Tuesday, October 21, 2014

Did iOS 8.1 Reduce Your Battery Life?

Did iOS 8.1 Reduce Your Battery Life? This May Help

Though the iOS 8.1 update includes many bug fixes that resolve some of the frustrating annoyances that popped up in earlier versions, a handful of users have experienced something else with iOS 8.1; quickly reducing battery life. No, we’re not talking about shaving a few minutes off how long your iPad or iPhone lasts, we’re talking dramatically reduced battery life with rapid draining.
I experienced this fast battery draining thing myself with iOS 8.1 on an iPhone 6 Plus, which after the update started to run physically warm to the touch and was losing battery at a highly unusual rate, where you can basically watch the percentage indicator tick down in real time. Several of our readers reported the same problem. That’s obviously not normal behavior, but with just a few adjustments I was able to remedy the situation and get the iPhone 6 Plus back to it’s excellent battery life. Presumably many other users who are experiencing a similar issue will find these tips to be effective as well.

The iPhone Runs Hot or Feels Warm? Let it Sit, Then Maybe Force Reboot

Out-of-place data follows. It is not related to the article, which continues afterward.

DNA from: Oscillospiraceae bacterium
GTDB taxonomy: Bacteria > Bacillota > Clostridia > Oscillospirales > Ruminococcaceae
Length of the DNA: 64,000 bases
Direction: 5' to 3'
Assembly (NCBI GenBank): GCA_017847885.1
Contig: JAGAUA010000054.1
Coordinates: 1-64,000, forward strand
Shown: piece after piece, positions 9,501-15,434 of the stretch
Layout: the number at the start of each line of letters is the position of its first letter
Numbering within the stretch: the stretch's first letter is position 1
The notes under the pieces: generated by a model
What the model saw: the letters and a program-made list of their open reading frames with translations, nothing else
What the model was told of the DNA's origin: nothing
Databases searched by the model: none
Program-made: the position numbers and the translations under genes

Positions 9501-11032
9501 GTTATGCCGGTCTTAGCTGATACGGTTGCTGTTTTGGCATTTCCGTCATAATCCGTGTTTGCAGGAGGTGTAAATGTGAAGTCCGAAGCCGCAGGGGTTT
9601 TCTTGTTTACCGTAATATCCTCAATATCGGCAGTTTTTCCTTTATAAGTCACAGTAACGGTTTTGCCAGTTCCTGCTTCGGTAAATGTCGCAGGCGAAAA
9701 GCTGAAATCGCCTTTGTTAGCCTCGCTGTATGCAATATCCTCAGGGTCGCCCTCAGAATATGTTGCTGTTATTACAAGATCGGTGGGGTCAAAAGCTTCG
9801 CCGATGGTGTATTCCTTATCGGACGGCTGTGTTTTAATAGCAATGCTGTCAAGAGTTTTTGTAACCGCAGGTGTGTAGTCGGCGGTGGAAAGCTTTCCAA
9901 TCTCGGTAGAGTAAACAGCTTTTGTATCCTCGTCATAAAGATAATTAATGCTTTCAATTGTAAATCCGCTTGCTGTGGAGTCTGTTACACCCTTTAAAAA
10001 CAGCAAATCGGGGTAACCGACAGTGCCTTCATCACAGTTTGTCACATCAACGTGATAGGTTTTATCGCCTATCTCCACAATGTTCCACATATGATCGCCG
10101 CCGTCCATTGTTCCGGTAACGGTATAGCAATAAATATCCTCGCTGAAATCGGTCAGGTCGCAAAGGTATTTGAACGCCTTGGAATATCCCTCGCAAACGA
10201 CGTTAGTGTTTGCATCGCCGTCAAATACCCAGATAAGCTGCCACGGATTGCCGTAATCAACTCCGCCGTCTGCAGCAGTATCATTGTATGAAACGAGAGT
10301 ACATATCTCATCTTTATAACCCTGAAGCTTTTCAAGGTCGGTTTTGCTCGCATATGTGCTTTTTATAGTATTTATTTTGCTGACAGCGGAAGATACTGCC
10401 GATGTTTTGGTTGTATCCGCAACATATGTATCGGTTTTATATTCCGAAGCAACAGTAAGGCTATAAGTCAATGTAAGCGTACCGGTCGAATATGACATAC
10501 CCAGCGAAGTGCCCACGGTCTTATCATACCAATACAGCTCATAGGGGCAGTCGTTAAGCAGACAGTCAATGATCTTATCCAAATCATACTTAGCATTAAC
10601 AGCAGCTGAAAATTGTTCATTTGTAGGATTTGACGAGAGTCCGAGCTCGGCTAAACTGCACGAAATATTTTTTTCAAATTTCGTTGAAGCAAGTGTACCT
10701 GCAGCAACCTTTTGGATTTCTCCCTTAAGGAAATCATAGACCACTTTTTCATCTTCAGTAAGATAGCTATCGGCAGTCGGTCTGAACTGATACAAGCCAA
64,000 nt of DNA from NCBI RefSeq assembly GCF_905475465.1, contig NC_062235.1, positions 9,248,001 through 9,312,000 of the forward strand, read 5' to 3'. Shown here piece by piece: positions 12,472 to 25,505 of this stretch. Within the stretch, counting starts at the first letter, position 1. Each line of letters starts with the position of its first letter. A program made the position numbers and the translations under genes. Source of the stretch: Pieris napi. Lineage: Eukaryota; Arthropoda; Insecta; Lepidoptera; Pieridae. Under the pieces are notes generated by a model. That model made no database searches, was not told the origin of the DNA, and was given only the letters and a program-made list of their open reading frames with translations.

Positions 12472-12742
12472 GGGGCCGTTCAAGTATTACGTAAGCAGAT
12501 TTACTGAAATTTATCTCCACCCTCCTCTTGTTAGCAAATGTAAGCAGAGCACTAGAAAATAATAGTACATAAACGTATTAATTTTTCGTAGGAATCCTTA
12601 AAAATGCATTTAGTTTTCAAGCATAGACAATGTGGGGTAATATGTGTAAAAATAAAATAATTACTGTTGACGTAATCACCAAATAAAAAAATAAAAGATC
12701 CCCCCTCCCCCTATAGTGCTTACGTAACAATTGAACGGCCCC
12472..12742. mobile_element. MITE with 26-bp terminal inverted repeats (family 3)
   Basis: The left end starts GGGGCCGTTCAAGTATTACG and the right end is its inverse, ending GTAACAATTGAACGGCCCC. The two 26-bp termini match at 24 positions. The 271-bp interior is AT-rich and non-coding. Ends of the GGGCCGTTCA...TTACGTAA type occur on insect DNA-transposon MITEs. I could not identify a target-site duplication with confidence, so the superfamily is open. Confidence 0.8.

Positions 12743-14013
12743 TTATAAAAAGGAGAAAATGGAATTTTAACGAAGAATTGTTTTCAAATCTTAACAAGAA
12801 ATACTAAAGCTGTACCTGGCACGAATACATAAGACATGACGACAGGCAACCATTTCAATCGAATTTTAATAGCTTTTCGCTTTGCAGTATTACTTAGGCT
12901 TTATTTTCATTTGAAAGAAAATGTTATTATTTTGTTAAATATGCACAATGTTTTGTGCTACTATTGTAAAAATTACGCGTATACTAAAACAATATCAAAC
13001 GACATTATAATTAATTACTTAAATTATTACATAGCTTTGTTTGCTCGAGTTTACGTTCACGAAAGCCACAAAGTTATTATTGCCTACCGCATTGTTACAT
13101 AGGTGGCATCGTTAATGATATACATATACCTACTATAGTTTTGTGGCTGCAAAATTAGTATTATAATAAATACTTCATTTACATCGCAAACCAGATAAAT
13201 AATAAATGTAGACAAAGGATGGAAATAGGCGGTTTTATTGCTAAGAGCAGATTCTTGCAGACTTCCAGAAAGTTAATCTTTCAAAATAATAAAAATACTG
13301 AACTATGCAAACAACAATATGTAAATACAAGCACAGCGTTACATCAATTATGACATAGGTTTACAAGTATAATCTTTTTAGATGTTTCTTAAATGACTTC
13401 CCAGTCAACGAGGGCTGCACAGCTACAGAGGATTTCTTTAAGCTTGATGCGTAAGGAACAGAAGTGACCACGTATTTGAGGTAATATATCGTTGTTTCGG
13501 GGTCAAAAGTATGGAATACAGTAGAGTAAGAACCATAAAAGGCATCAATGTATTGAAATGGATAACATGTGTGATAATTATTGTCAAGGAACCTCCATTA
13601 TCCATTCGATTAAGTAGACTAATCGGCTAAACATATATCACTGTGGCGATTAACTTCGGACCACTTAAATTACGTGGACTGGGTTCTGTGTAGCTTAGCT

First, if the iPhone is physically warmer than usual, this strongly suggests there’s some intensive CPU activity going on in the background of iOS. This is most likely to happen upon the first boot after an iOS update, and it’s probably iOS running cleanup, Spotlight, and if you have it enabled – automatic updates. Give the iPhone (or iPad) some time to complete whatever process it’s doing, in my case I just let the iPhone sit with the screen locked for about 30 minutes, and it ended up cooling itself off – but in the meantime it took a major hit to the remaining battery life.
If you’ve let the iPhone / iPad do it’s thing for a while and it’s still running notably warm to the touch, a force reboot may get things back to normal. Just hold down the Power button and Home button until the device restarts itself and you see the Apple logo  indicating a reboot has occurred.